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National Survey Profiles Student Deaths at School Bus Stop

The Kansas State Department of Education School Bus Safety Unit released its annual loading and unloading survey that shows a majority of the student fatalities last year were caused by the school bus as opposed to illegal passing vehicles.

With support from the National Association of State Directors of Pupil Transportation Services, the 2015-2016 National School Bus Loading and Unloading Survey revealed that three of the four school children killed this past year in the loading and unloading zone were hit by the school bus. The other student death was caused by another vehicle that drove through the school bus stop arm and flashing lights.

Reporting national school bus stop deaths since 1970, the survey examined fatality accident records compiled by state agencies associated with school transportation safety from across the country. It is provided to alert individuals and organizations of the dangers involved in loading and unloading schoolchildren.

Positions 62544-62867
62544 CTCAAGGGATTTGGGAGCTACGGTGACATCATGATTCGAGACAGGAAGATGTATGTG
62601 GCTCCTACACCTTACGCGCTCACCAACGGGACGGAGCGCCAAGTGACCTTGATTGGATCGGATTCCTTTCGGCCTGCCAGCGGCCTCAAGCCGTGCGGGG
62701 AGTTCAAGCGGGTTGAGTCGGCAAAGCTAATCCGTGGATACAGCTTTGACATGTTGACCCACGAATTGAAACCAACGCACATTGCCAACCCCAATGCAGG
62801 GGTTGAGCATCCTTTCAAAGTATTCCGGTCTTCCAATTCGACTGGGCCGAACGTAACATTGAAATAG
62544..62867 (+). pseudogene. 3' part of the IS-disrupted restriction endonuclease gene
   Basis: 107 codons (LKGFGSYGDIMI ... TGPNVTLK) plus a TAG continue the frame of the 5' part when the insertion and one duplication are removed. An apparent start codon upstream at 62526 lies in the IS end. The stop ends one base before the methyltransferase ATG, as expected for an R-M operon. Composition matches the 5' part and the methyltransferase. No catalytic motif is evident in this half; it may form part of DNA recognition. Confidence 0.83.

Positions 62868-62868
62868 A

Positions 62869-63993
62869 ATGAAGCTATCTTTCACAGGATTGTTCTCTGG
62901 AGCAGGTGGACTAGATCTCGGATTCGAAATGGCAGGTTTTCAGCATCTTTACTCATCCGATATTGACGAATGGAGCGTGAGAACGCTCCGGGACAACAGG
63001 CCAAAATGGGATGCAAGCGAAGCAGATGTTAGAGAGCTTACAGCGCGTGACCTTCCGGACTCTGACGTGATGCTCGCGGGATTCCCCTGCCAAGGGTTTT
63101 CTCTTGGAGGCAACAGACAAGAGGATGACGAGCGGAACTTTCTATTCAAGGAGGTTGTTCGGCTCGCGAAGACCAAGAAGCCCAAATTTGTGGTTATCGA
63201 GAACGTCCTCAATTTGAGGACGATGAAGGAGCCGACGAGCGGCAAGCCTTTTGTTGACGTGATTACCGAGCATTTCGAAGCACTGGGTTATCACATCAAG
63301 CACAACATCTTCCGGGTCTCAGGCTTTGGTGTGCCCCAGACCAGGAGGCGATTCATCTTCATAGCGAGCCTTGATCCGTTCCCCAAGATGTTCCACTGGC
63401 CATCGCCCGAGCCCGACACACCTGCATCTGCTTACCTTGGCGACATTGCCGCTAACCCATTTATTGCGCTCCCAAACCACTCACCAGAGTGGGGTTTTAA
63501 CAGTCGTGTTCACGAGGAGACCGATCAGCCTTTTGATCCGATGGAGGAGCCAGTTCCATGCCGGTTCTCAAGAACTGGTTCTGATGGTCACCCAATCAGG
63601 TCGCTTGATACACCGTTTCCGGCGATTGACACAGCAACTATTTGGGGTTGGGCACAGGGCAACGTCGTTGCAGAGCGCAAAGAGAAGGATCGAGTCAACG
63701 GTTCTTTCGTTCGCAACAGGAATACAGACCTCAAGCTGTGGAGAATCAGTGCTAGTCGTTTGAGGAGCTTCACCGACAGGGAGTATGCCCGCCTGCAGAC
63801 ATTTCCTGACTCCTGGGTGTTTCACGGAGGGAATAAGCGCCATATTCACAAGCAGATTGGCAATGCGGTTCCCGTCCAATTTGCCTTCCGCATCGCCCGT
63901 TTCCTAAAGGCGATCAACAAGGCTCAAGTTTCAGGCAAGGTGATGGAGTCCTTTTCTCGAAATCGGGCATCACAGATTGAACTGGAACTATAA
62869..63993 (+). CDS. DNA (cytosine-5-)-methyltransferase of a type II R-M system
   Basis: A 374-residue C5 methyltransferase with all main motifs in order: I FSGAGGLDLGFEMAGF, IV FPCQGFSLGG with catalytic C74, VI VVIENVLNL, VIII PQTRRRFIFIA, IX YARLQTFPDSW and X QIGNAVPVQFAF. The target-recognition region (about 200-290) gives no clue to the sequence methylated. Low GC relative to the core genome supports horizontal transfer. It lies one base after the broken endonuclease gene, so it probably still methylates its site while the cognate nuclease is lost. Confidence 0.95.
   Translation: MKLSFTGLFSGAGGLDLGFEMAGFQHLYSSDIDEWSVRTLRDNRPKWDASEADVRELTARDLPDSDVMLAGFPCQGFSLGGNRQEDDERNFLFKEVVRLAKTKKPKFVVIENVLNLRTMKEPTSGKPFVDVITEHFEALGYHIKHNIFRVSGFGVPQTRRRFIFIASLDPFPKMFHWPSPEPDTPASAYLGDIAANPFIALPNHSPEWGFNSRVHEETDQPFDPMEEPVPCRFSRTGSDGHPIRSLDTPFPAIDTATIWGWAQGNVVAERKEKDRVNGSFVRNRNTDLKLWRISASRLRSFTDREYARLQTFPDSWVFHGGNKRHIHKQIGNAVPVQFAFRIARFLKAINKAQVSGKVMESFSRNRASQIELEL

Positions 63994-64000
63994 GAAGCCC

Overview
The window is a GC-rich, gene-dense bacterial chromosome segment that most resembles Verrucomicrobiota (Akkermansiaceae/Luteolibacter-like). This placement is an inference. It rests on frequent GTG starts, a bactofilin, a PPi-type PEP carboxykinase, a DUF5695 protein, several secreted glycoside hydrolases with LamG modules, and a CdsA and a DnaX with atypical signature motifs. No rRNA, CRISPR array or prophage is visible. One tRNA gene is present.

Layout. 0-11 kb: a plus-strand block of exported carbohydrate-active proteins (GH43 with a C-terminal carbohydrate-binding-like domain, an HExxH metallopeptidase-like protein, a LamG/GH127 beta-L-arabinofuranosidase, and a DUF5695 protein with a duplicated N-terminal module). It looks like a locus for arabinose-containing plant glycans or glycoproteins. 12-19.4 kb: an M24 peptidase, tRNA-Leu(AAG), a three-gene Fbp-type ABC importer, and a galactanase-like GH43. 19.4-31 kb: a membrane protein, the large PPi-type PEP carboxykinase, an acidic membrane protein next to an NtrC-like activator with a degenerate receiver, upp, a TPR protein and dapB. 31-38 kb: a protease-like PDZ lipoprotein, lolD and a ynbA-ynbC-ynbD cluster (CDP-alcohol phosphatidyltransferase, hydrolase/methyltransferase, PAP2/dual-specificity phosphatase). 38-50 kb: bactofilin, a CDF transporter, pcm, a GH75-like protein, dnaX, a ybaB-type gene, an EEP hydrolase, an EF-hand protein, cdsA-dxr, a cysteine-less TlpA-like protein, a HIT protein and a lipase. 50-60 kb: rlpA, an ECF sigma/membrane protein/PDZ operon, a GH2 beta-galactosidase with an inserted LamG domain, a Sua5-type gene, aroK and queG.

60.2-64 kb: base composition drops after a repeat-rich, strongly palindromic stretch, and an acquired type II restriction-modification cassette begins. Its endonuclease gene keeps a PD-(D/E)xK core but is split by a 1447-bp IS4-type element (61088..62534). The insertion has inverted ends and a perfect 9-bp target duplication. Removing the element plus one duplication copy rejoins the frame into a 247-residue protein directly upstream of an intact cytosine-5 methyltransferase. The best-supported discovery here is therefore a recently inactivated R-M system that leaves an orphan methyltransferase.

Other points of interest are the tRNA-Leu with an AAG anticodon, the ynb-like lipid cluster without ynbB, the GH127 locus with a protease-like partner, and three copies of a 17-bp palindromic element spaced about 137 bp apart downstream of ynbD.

Only the fatalities involving schoolchildren in or around the loading and unloading areas of a school bus or transit bus were used. On-board fatalities were excluded from the data. Forty-nine states and the District of Columbia responded to the survey, with Mississippi abstaining.

Three of the four fatalities occured in Alabama, Kentucky and Nevada. Each one involved students or siblings of passengers either being struck or run over by the school bus during loading or unloading. All the victims were under the age of 10.

The fourth incident happened in Florida, which involved an oncoming vehicle hitting a 16-year-old student as he crossed the street to board his school bus. The school bus had engaged its hazard lights and deployed its stop arm.

Looking at the past 46 years of fatality data showed that roughly 73 percent of the 1,230 deaths happened to schoolchildren under 9 years old. When comparing the causes between school-related vehicles and other vehicles, 56.8 percent were linked to the former.

While the survey overs no detailed solutions, it does “point out the continuing need for forceful, advanced instruction to school bus drivers and students, as well as the need to increase our efforts to thoroughly inform the driving public about the requirements of the school bus stop law,” the survey said.

The 2015-2016 National School Bus Loading and Unloading Survey is only available online.

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